Rating services for professionals

The idea of having an online financial adviser rating service seems to be flavour of the month in the Australian financial advice industry at the moment. Although my comments below are specific to a financial adviser rating system, they are applicable broadly in relation to a rating service for almost any professional service provider.

I think there are some potential benefits of having such a service. An important one is that it might help clients identify advisers to steer away from. If, of course, the adviser can't simply opt-out of the service if it doesn't work in his or her favour. It's a big if: I find it hard to conceive of a single service getting to the stage where it acts like a "passport", in the sense that a client simply won't engage with an adviser unless they're on the service.

But there are some major issues with such a service. For one thing, clients are often not in a good place to determine whether they have a good adviser or not. I think I have a good family doctor, for example, but without getting a second opinion on every malady that we present, we can't really know for sure. It's simply the nature of an asymmetric relationship. 

If the idea gained traction, my suspicion is that the advisers who get the best ratings won't necessarily be the best advisers. It will be the advisers who can create the best perception of being a good adviser. In a sense, it will be the advisers who are the best salespeople. 

I can think of a number of excellent advisers who probably wouldn't go out of their way to ask clients to rate them on such a service. I know a number of advisers who are not as good who would be very successful at getting clients to provide them with favourable ratings.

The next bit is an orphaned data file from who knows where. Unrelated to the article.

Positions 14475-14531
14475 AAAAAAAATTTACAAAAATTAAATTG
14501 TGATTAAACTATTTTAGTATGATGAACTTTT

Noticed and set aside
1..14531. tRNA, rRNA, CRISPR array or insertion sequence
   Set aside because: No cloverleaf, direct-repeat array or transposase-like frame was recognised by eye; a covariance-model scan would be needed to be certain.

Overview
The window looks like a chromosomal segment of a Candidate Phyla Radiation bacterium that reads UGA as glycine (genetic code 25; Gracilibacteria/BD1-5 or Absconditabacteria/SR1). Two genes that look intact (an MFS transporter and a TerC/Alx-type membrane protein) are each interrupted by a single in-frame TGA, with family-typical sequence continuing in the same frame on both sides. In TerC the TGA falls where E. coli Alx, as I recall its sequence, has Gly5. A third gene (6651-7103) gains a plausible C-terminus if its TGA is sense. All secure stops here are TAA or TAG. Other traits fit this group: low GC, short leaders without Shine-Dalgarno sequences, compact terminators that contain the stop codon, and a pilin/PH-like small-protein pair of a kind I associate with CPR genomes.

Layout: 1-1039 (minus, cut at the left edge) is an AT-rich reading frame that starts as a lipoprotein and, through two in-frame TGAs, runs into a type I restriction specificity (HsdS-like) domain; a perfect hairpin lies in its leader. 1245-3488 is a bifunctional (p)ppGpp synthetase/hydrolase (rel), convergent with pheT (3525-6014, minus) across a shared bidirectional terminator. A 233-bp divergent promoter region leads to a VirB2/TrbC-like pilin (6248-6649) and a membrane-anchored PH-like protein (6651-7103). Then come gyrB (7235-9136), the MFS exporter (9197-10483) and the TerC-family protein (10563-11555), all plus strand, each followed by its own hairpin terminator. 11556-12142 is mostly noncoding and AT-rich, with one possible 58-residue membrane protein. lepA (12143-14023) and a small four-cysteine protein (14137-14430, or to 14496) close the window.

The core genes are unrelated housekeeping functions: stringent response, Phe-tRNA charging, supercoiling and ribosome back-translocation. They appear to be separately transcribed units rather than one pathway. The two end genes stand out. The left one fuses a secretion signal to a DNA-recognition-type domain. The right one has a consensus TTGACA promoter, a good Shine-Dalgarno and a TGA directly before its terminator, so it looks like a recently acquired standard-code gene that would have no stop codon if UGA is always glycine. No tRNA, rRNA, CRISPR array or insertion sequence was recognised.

It's even possible that a person could be a horrible adviser from a technical perspective, but because of their ability to manage client perceptions, could rate very highly. An adviser who recommends very speculative, inappropriately risky, investment strategies, may also rate very highly - up until the point that things change. 

In this sense, I would consider any such rating system with a grain of salt.


Sonnie Bailey

Sonnie is the founder and principal of Fairhaven Wealth.

Before founding Fairhaven Wealth, Sonnie worked in the legal and financial services industries for over a decade.

Sonnie first became involved with financial advice as a specialist financial services lawyer. For many years, he was an “adviser of advisers”, reviewing thousands of advice files prepared by hundreds of financial advisers, and providing feedback in relation to the quality and appropriateness of advice; industry best practice; risk management; and regulatory compliance. He has published work in industry publications and spoken at various financial advice conferences.

Sonnie has also worked with banks, investment management firms, insurers, and derivatives providers.

Sonnie has worked as a private client lawyer, focusing on succession, estate planning and trusts. He ran his own legal firm in Australia before relocating to New Zealand. He has also acted in independent trustee and company director positions.

Sonnie is passionate about helping people achieve their goals and manage the risks to which they are exposed.

He has written extensively on his blog, New Zealand Wealth and Risk, which can be found at www.wealthandrisk.nz.

Sonnie is married to his wonderful wife Chrissy, and has two young children, Ben and Anna.